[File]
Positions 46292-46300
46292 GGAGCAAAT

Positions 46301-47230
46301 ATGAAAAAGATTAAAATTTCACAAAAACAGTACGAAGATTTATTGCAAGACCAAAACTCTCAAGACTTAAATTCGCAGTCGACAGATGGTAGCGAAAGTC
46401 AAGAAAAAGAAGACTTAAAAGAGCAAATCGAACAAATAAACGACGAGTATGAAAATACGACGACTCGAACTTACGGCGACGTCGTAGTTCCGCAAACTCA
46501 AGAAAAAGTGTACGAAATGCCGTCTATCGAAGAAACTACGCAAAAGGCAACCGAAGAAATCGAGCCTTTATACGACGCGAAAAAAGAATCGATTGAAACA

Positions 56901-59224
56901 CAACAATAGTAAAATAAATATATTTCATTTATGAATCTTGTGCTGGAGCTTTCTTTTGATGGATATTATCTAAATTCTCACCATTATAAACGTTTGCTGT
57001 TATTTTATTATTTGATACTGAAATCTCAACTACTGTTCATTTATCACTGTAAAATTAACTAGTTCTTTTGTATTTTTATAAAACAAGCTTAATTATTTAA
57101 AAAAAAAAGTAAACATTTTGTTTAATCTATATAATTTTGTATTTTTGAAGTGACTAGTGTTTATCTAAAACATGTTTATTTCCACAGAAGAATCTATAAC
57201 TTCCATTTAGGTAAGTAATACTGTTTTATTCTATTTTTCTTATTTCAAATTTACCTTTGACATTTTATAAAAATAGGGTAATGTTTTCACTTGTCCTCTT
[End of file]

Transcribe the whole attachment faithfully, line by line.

Positions 46292-46300
46292 GGAGCAAAT

Positions 46301-47230
46301 ATGAAAAAGATTAAAATTTCACAAAAACAGTACGAAGATTTATTGCAAGACCAAAACTCTCAAGACTTAAATTCGCAGTCGACAGATGGTAGCGAAAGTC
46401 AAGAAAAAGAAGACTTAAAAGAGCAAATCGAACAAATAAACGACGAGTATGAAAATACGACGACTCGAACTTACGGCGACGTCGTAGTTCCGCAAACTCA
46501 AGAAAAAGTGTACGAAATGCCGTCTATCGAAGAAACTACGCAAAAGGCAACCGAAGAAATCGAGCCTTTATACGACGCGAAAAAAGAATCGATTGAAACA

Positions 56901-59224
56901 CAACAATAGTAAAATAAATATATTTCATTTATGAATCTTGTGCTGGAGCTTTCTTTTGATGGATATTATCTAAATTCTCACCATTATAAACGTTTGCTGT
57001 TATTTTATTATTTGATACTGAAATCTCAACTACTGTTCATTTATCACTGTAAAATTAACTAGTTCTTTTGTATTTTTATAAAACAAGCTTAATTATTTAA
57101 AAAAAAAAGTAAACATTTTGTTTAATCTATATAATTTTGTATTTTTGAAGTGACTAGTGTTTATCTAAAACATGTTTATTTCCACAGAAGAATCTATAAC
57201 TTCCATTTAGGTAAGTAATACTGTTTTATTCTATTTTTCTTATTTCAAATTTACCTTTGACATTTTATAAAAATAGGGTAATGTTTTCACTTGTCCTCTT